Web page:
After breakfast she walked to the lake, her stick sinking into the mud, grit rolling under her boots. At the mud flats she stopped, looked over the water, breathed in the day.
She missed the details, but she knew the sun twinkled like fairy lights on the water, that the birds sang out, defending territory and new broods.
Spring was on its way and it was going to be a good one.
Written for What Pegman Saw, the prompt that uses Google Street View for inspiration. This week we are in Polanczyk, Poland. See here to join in.
There were four towers at the harbour, frameworks of scabby tubular steel, ladders and trusses, each six storeys high.
Matt would sit on a particular bench, by water tamed by the sea walls. The bench had a good view of all the towers but was furthest away from the litter bin. Because of the wasps and the germs.
He liked the way the towers’ uprights and diagonals acted as frames to scraps of billowing rain clouds and wispy cirrus and even bright clear blue on occasion. They cut the sky into fragments, brought it fleeting order.
When the sounds grew too much – music turned thumping, people shouting, the cars beeping, engines rumbling through the soles of his trainers – he’d go to the bench, watch the towers cut the sky into patches.
To anyone who asked – and plenty of those who didn’t – Kate would say it was because they wanted their daughter to be bright and colourful, to be a symbol of hope, connected to both the Earth and the Heavens.
Mike would stand behind his wife, smile and nod.
What he couldn’t add was that after Kate’s drink driving conviction, her brief imprisonment and lengthy counselling, after her affair and his decision to take her back, the baby was a symbol of calm after the storm.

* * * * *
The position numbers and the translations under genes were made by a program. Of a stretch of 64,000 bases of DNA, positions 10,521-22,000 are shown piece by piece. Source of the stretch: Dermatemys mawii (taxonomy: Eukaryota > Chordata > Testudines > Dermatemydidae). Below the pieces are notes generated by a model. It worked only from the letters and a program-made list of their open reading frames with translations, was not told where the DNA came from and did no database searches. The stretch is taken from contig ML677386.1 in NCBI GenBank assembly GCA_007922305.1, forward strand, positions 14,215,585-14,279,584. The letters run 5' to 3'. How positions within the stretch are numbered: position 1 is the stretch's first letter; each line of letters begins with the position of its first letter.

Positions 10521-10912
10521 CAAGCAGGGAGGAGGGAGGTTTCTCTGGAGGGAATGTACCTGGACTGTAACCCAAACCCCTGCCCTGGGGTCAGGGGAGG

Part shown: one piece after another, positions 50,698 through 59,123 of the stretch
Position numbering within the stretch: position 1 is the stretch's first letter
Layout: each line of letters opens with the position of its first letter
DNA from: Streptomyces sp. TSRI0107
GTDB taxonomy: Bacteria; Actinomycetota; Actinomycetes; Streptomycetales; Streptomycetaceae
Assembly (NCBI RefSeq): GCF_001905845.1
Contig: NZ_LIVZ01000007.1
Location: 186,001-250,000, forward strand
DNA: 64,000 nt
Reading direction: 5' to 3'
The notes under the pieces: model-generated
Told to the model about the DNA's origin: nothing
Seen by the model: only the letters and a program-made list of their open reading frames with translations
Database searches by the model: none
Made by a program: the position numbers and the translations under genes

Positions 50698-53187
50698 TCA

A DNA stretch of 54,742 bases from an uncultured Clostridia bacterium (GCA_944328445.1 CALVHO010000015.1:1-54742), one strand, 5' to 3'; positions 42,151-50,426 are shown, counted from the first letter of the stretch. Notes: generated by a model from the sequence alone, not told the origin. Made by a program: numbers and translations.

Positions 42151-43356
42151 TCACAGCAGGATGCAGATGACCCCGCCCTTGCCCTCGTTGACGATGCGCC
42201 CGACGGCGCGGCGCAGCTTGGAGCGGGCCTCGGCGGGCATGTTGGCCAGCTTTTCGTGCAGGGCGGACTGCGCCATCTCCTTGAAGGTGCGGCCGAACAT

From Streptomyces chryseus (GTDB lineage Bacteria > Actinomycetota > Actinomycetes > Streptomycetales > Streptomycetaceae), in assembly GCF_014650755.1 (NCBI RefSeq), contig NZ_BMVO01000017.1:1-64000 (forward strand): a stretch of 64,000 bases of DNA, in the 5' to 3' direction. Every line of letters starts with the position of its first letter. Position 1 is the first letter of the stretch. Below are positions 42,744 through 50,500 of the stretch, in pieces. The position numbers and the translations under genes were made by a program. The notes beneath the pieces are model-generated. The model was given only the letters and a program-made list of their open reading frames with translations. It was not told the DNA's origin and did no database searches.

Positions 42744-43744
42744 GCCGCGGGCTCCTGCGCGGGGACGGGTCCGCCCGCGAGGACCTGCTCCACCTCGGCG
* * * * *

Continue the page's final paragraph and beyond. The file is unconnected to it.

The sole remaining, ephemeral connection between her parents.
Written For Rochelle Wisoff-Field’s Friday Fictioneers. See the inspirational photograph and pen a story. See here to join in.
The note led Sunny to a clearing in the woods, to a shipping container half concealed by ivy and brambles. If it wasn’t for the stencilled letters and numbers, it could be something from a fairy tale, home to a sleeping princess.
Once she’d cleared the growth from the door, sweat darkened her top and her arms were lacy with scratches, threads of blood.
She stared at the block of metal, wondering why. Why someone had sent her a note telling her to come. Why she’d obeyed it.
The sun was dropping lower, midges rising from the grass. Time.
She pulled the lever. The bars squeaked, turned slowly, rust catching on rust.
‘Come on,’ she muttered.
With one last tug the mechanism released. An animal smell – ancient and rank – hit her along with a wave of heat. She swallowed, tried to ignore the call to vomit.
The dry river bed shimmered, glassy with sun haze. A few cattle – bony as xylophones – followed tribesmen, nudging at rocks, chewing tufts of crisp grass.
The distant outcrops were scorched barren, a thicket of acacias turned khaki by weeks of drought.
He tugged his scarf over his nose to fend off a sand squall. So different from home. And yet….
Through squinted eyes, the dry riverbed became the River Affric, the cattle shaggy Highland cows, bellowing across the Glen. The outcrops were the mountains of Kintail or Mam Sodhail, the only Munro he was ever likely to climb.
In the sting of sand he felt pricks of snow, on the wind he smelt the heather, the tang of loch water.
He’d never imagined he would yearn to feel cold again, to chip at ice with the heel of his boot.
Sighing, he walked on. Towards the acacias and a hope of home.